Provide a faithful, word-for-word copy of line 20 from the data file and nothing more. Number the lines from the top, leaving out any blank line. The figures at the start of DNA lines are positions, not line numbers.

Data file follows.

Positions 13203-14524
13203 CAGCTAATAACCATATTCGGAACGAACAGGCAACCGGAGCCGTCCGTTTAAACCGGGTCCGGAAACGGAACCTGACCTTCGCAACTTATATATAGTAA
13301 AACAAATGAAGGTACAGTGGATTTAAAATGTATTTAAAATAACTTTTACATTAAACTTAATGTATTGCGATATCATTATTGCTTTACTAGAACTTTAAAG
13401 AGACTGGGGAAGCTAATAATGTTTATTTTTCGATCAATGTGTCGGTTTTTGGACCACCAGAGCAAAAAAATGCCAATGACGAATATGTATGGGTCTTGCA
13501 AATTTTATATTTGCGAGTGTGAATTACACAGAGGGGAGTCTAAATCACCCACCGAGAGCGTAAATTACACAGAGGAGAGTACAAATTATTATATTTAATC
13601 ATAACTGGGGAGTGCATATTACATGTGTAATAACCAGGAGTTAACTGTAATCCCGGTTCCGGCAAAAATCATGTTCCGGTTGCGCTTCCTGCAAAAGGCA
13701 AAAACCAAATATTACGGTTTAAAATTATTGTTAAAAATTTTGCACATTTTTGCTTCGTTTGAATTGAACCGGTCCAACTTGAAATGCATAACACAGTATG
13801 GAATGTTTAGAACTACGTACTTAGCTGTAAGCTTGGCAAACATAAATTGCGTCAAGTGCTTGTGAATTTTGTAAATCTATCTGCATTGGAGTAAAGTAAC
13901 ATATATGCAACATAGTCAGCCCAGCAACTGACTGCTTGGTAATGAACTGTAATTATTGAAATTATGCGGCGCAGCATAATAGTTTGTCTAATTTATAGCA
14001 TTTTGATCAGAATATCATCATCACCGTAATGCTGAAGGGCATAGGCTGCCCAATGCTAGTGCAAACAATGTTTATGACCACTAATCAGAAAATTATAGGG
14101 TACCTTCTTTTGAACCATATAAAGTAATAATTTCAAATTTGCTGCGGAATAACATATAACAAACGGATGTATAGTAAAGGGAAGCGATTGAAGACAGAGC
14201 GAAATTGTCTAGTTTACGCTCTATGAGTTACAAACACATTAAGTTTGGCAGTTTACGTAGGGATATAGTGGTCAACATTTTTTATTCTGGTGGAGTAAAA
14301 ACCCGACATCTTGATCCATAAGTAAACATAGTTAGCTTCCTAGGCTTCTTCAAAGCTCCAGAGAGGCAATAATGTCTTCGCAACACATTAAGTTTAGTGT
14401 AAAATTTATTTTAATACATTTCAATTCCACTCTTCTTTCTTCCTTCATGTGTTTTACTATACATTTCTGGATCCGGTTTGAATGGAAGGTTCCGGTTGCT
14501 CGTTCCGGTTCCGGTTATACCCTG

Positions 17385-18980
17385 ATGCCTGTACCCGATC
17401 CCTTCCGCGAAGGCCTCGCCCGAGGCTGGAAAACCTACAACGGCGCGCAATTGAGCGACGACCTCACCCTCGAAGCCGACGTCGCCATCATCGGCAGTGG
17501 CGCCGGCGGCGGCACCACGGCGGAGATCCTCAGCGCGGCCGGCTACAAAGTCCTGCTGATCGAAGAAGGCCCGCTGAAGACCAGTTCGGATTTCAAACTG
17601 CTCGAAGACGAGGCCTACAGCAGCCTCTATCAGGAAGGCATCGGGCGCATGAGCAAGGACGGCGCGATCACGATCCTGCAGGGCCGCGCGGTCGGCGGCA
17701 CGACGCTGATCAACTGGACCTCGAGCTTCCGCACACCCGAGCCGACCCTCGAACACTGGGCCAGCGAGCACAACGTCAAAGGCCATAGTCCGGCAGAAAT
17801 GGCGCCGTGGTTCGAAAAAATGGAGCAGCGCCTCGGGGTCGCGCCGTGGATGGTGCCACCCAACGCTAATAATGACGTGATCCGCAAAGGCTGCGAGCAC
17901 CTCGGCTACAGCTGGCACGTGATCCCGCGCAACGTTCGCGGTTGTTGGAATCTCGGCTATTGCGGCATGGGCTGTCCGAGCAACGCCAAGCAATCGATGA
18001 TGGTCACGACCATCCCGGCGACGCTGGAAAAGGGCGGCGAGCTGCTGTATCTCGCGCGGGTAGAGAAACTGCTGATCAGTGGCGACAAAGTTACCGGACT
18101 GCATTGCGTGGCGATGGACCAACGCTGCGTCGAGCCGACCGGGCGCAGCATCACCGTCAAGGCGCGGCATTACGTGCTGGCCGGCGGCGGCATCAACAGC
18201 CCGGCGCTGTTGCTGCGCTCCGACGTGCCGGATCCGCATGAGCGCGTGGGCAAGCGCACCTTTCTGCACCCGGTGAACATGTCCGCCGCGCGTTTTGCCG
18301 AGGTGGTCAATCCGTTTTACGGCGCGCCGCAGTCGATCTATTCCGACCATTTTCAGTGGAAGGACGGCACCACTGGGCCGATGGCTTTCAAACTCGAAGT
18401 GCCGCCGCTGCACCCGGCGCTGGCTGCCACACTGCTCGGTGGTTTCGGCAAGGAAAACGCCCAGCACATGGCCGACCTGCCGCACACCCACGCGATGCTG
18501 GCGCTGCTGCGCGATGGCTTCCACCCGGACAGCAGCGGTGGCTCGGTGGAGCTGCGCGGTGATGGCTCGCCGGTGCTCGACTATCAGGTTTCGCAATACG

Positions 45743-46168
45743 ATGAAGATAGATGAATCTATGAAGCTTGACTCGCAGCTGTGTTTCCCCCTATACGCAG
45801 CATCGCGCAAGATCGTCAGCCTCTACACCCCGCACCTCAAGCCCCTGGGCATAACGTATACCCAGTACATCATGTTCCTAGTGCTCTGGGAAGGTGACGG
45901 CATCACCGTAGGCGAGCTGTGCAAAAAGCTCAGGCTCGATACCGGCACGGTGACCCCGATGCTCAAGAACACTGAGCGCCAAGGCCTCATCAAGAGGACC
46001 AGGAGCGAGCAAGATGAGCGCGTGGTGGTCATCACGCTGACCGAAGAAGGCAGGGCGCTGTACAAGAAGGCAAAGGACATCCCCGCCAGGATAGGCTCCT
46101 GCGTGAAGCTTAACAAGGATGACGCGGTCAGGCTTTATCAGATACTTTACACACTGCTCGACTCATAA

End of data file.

17601 CTCGAAGACGAGGCCTACAGCAGCCTCTATCAGGAAGGCATCGGGCGCATGAGCAAGGACGGCGCGATCACGATCCTGCAGGGCCGCGCGGTCGGCGGCA